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Ian Brady tells health tribunal: 'I am not psychotic'

Moors Murderer Ian Brady has told his mental health tribunal that he is not "psychotic" and should be allowed to return to prison.

But the child killer refused to directly answer if he would commit suicide in jail if he gets his wish to be transferred from a maximum security hospital.

Ian Brady has been giving evidence at his mental health tribunal. Credit: ITV News/Priscilla Coleman

He compared himself to a monkey in cage being poked with a stick as he said: "You cannot make plans when you have no freedom of control, movement or anything."

Brady's barrister, Nathalie Lieven QC, asked Brady why he was not prepared to be treated with anti-psychotic drugs.He replied: "I am not psychotic."

He went on to criticise psychiatrists as he told the panel that he was "not interested in being analysed".

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Brady: Ashworth Hospital is like a 'penal warehouse'

Ian Brady has been describing his life in prison and at high-security Ashworth Hospital, where he has been held for 28 years, to a mental health tribunal.

As he spoke publicly for the first time in nearly 50 years, he defended his perceived "paranoid" behaviour insisting he only took "sensible precautions" to protect himself from staff.

A court sketch of Ian Brady as he gave evidence via video link this morning. Credit: ITV News/Priscilla Coleman

Brady also said Ashworth used to be a "decent and progressive" regime but now resembled a "penal warehouse".

He insisted he had "more freedom" in prison - when he spent time in Durham, Parkhurst and Wormwood Scrubs.

The 75-year-old claims he is no longer mentally ill and should be returned to prison to serve the remainder of his whole life sentence.

He will resume giving evidence after a break.

  1. Martin Geissler - ITV News Correspondent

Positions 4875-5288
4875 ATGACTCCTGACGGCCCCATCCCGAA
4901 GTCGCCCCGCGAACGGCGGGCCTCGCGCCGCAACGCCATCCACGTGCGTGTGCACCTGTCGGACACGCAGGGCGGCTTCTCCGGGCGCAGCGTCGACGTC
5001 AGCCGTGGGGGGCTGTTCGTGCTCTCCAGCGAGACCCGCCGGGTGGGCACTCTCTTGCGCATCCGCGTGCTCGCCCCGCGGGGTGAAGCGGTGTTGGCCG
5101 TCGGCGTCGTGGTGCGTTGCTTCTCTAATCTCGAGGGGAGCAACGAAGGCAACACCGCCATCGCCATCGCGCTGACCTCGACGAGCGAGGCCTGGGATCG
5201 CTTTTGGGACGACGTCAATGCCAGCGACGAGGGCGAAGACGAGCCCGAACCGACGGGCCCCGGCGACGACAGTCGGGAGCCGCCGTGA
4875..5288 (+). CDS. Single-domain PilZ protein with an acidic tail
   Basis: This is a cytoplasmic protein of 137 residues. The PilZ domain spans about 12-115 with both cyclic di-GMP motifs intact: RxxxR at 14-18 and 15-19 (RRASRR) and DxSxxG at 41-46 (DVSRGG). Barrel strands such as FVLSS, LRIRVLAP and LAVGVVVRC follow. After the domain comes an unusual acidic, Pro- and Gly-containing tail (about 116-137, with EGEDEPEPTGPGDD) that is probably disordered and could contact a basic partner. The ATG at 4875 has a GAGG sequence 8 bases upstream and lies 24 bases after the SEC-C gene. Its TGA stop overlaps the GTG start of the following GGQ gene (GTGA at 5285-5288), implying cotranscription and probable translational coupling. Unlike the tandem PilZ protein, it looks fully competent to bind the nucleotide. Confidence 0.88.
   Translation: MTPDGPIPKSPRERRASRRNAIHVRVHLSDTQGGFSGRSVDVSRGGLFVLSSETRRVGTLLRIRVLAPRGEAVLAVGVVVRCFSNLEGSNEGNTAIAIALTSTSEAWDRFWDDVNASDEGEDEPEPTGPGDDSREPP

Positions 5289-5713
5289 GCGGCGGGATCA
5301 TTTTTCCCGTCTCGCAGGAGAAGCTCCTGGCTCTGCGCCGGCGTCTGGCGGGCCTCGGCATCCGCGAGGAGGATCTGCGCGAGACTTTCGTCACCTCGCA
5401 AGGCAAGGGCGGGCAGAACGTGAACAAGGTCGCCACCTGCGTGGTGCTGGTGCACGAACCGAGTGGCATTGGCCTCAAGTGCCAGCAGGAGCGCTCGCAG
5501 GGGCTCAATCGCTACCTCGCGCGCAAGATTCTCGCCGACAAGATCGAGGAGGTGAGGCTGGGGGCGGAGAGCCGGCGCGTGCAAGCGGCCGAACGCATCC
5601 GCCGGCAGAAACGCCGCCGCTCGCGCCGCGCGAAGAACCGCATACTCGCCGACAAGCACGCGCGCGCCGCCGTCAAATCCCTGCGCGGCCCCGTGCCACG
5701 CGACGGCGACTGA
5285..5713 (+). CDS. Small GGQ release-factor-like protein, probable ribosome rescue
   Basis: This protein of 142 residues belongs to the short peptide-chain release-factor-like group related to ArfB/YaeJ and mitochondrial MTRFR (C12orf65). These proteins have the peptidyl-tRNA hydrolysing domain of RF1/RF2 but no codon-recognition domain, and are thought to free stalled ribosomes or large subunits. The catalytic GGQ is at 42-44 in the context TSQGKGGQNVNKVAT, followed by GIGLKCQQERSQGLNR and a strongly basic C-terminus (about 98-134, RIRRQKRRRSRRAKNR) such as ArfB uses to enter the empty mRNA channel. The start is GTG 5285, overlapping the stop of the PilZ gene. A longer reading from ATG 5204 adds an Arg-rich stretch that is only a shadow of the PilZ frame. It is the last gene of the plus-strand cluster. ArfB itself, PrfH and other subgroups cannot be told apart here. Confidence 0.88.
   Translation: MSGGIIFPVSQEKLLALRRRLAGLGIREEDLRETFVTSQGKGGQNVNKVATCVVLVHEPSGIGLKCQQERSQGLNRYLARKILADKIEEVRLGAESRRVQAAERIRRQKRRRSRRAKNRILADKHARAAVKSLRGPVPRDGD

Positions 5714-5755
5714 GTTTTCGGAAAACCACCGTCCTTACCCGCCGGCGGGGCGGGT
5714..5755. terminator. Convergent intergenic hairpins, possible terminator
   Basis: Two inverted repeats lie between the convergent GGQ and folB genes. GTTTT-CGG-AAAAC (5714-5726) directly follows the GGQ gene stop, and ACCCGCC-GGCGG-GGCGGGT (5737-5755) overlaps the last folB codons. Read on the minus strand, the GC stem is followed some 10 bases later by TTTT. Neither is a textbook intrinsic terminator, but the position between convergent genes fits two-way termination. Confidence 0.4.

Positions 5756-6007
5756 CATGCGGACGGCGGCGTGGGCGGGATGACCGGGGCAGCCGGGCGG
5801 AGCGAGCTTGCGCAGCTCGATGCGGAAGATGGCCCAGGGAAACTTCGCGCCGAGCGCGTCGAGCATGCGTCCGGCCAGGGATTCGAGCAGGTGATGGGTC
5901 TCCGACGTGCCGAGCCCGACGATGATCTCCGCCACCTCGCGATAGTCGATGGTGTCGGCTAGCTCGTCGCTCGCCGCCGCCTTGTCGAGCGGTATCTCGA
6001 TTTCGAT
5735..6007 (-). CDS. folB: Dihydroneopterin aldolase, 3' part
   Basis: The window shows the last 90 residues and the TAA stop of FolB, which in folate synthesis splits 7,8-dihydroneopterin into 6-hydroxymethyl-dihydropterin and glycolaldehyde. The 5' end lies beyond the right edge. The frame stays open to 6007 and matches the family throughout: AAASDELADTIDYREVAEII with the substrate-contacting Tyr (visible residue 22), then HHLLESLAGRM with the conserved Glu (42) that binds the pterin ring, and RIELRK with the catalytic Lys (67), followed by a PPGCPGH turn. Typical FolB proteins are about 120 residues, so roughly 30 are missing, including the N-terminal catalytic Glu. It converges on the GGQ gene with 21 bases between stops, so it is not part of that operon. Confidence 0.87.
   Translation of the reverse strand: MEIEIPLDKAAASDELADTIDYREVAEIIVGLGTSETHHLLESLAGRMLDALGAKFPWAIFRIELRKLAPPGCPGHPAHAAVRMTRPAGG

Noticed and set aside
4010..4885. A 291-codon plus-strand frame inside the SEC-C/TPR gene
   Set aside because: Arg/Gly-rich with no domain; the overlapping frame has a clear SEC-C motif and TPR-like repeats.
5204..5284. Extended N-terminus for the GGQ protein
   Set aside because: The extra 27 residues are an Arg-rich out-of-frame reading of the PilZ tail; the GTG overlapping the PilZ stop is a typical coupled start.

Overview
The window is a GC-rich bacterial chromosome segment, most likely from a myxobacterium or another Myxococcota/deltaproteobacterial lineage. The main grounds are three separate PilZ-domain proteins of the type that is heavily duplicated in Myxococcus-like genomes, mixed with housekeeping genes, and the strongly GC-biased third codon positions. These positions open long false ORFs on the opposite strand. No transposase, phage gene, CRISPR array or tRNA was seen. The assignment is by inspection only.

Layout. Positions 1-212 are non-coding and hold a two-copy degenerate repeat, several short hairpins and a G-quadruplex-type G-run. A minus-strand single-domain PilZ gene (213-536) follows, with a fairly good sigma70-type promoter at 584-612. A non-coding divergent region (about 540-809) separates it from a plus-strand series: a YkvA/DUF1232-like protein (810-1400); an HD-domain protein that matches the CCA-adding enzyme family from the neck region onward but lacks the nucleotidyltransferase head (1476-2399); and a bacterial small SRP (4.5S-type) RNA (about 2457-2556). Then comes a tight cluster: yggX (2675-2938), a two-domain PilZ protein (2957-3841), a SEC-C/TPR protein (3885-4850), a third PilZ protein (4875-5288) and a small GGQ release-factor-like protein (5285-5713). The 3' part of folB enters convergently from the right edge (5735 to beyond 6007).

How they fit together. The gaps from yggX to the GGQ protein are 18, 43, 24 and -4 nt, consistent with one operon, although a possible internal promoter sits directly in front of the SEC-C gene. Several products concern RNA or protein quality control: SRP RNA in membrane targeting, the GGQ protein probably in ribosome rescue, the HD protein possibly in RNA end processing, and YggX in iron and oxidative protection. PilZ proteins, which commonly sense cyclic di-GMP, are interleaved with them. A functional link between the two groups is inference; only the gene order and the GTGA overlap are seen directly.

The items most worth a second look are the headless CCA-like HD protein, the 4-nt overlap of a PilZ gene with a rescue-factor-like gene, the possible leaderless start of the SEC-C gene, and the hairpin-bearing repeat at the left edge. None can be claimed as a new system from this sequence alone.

Brady: I mixed with the Krays and Great Train Robbers

Asked why he wants to be sent back to the mainstream prison system, Ian Brady makes no mention of his hunger strike, and says:

"I'll never see the excellent conditions I experienced in Durham again, where I mixed with the Krays and the Great Train Robbers".

Notorious gangsters Ronnie (left) and Reggie Kray Credit: PA/PA Archive/Press Association Images

"Nor will I see the good conditions of Wormwood Scrubs in the 1970's. I was the barber there. I shaved the beards and cut the hair of the staff. Can you imagine that happening now?", he adds.

He says he'd "get on fine" with other prisoners. "I have contact with lots of prisoners in Scottish jails and jails abroad. I know what conditions are like there".

So far he had made absolutely no reference to being given the right to die. Rather, it all seems to be about his right to a comfortable life.

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  1. Martin Geissler - ITV News Correspondent

Brady: Perceived paranoia is 'sensible precautions'

Asked about his "paranoia" in hospital, only coming out at night, protecting himself with a pen, Ian Brady said:

That's not paranoid. That's sensible precautions. I'm not protecting myself against the other inmates, I'm protecting myself against the staff.

In a captive environment, paranoia is unavoidable. Only the prison authorities call it paranoia, prisoners call it sensible precautions.

  1. Martin Geissler - ITV News Correspondent

Ian Brady says he prefers 'freewheeling conversation'

Ian Brady has told his mental health tribunal he comes out of his room at night in Ashworth Hospital, and he "gets on fine" with nursing staff.

He claims he talks to them about an "eclectic" range of issues.

Brady says he "can't stand robotic people whether they are psychiatrists or just ordinary people. I prefer freewheeling conversation".

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